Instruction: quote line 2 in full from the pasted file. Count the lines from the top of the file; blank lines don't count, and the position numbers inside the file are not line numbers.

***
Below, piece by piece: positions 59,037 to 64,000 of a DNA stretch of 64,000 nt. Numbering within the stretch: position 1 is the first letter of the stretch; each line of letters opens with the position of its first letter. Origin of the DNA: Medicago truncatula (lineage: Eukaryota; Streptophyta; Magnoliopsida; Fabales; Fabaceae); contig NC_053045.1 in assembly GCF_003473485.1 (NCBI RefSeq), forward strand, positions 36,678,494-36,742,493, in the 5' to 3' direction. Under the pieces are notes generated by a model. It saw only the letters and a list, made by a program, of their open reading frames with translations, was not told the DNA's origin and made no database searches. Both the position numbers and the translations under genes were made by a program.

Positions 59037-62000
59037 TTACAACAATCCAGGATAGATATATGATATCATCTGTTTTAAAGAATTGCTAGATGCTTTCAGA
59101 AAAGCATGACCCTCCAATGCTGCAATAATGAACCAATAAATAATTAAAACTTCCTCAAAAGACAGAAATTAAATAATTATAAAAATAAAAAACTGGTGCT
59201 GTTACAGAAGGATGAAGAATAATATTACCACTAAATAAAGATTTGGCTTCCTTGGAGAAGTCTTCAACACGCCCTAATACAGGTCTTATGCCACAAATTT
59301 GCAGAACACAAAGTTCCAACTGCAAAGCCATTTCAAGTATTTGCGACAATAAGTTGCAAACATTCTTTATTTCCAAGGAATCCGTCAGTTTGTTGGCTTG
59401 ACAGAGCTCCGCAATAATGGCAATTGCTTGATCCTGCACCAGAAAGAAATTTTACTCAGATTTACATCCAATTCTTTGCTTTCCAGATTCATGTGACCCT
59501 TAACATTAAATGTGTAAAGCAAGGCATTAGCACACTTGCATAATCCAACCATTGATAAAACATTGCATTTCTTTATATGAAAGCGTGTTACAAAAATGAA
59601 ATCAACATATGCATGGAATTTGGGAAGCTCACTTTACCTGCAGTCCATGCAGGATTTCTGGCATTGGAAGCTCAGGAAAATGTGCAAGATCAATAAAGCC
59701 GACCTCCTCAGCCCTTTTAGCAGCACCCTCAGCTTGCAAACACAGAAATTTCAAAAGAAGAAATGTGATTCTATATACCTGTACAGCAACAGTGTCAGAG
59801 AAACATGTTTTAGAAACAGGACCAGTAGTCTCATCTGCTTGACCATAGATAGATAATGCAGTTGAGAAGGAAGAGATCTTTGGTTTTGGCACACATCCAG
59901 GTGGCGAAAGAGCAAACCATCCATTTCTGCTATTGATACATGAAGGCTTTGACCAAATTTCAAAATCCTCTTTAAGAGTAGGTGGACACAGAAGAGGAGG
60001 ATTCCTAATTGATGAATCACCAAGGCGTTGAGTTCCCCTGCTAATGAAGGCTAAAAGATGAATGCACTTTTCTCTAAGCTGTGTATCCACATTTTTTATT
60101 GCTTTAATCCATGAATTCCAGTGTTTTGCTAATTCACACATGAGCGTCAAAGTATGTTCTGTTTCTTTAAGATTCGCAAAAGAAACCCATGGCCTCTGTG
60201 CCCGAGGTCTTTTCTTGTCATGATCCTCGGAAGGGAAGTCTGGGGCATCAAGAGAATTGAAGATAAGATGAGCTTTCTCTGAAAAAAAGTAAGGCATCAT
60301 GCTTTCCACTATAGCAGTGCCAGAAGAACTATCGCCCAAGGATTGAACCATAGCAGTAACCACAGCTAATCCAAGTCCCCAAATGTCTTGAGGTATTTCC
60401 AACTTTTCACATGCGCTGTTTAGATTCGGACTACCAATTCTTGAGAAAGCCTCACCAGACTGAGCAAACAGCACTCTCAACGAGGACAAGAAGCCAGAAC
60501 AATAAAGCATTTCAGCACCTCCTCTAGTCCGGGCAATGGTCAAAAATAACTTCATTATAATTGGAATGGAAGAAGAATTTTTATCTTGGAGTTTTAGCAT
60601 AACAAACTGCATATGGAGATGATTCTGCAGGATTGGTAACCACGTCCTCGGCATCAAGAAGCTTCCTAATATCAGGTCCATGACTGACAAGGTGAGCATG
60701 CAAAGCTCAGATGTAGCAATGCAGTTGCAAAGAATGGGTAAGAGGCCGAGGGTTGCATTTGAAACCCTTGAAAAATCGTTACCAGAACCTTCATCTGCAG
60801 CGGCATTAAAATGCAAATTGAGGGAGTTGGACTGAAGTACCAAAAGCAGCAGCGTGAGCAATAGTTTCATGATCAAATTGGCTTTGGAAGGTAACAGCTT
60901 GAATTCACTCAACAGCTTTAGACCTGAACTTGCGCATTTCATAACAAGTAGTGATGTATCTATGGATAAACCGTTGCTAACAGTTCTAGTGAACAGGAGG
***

Positions 59037-62000